Kumikos book on Whales
     Imogen leaves her bed and goes on a journey collecting pigeon feathers from which to fashion a costume that she believes will fool the pigeons into accepting her as one of them.  On her bed rests two books.  Both can also be found strewn on the road by Kumikos torn backpack.  Imogen keeps them near.
Imogens bed with books
Sewing a dress
Imogen first finds her sewing machine and fashions a dress in greys, then walks the heights of a building collecting feathers for a shawl.  She then goes to a beauty salon and burns the feathers into her hair.  Her disguise seemingly complete she then has an unwanted memory come to her.  It is of her kitchen in another life, and a floor strewn with blank paper all devoid of children's drawings except a final one held by a magnet to her refrigerator.  A sea of blank paper on the floor never to be drawn upon.

It is a painful memory from which she flees.  She rushes to the alleyway below where her window  lays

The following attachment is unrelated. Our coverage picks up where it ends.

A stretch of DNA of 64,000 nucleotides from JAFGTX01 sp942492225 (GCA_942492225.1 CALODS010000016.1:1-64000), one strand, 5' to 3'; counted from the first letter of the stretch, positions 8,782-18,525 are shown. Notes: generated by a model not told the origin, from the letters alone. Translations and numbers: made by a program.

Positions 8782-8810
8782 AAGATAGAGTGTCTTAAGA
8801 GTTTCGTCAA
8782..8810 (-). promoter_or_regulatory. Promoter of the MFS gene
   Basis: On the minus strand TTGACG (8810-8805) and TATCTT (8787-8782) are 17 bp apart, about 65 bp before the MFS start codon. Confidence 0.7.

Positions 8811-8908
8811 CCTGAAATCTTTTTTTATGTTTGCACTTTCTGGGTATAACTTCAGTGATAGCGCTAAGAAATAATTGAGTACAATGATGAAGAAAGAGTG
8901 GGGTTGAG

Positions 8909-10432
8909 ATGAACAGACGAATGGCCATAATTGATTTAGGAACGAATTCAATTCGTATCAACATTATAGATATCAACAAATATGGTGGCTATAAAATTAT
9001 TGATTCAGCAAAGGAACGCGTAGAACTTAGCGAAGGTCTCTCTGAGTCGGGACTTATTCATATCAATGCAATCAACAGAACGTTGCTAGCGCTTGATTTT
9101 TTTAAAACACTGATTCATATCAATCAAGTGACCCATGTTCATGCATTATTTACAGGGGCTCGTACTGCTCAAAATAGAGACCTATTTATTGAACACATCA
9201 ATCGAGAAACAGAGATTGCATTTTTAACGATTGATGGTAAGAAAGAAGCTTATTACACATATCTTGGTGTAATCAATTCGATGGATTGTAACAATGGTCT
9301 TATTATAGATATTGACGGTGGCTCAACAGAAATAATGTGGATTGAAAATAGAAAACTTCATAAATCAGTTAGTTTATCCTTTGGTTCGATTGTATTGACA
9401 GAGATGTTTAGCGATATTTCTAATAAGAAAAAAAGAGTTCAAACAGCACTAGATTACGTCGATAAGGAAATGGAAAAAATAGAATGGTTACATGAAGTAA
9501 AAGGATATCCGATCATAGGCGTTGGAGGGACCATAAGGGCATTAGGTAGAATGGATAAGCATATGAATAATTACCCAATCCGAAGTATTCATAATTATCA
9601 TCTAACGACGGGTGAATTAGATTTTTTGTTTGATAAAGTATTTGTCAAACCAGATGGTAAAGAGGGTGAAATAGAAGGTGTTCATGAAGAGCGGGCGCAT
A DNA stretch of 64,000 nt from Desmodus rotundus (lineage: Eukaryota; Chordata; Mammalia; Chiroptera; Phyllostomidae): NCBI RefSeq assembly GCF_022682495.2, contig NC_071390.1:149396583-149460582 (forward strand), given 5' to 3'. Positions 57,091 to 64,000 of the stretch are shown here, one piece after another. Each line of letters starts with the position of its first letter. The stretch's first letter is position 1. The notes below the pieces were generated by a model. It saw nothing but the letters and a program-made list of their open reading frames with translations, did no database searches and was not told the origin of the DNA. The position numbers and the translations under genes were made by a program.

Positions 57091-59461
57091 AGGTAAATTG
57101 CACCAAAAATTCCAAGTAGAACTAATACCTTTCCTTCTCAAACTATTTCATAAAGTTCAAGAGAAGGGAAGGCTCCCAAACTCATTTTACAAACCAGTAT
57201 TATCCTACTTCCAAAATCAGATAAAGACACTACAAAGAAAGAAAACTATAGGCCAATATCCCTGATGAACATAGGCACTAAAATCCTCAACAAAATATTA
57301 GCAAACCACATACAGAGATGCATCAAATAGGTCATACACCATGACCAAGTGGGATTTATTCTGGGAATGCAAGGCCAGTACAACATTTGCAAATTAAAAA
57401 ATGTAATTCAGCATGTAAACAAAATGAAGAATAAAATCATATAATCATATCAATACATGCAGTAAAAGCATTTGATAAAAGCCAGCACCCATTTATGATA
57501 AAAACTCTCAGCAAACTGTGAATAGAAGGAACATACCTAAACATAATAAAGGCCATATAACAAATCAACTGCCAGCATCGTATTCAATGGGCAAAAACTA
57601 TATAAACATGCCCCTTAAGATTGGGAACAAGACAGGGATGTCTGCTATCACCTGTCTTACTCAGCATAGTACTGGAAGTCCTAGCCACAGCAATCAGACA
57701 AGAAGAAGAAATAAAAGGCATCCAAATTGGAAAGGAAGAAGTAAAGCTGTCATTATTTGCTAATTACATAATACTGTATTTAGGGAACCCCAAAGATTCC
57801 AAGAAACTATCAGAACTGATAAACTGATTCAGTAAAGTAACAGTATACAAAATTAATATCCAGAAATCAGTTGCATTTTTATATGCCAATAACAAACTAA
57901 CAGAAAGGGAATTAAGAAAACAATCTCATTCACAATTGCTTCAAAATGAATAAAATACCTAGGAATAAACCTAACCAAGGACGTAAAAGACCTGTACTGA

and climbs a telephone pole close to her pigeons on wire.  Naturally, not even remotely fooled, they startle and fly away at her approach as her dream is really just a lie she told herself, and now it was coming apart at the seams.  She jumps and for a moment is flying with them, then she falls to the street below, dying yet being reborn.
Ruth Etting Songbot
     At this point she becomes stronger and more aware.  Joining the pigeons was just a fairy tale or fantasy she devised thinking it was what would be her salvation.  Imogen was never a strong person so she didn't first reach for that which she desired most.

     Imogen now knew what she wanted and begins to craft a different ending to her recorded life.  She delves into her own digital memories and begins ripping and tearing them apart, sewing a new reality of sorts.  Her real memories warp or dissipate as she writes them into something new. 

Hair salon
     In the asylum, her psychologist had his patients raise and care for a monarch butterfly with the idea being that the wonder of metamorphosis could bring the patients out of their fugue state.  Imogen incorporates this experience into her new reality.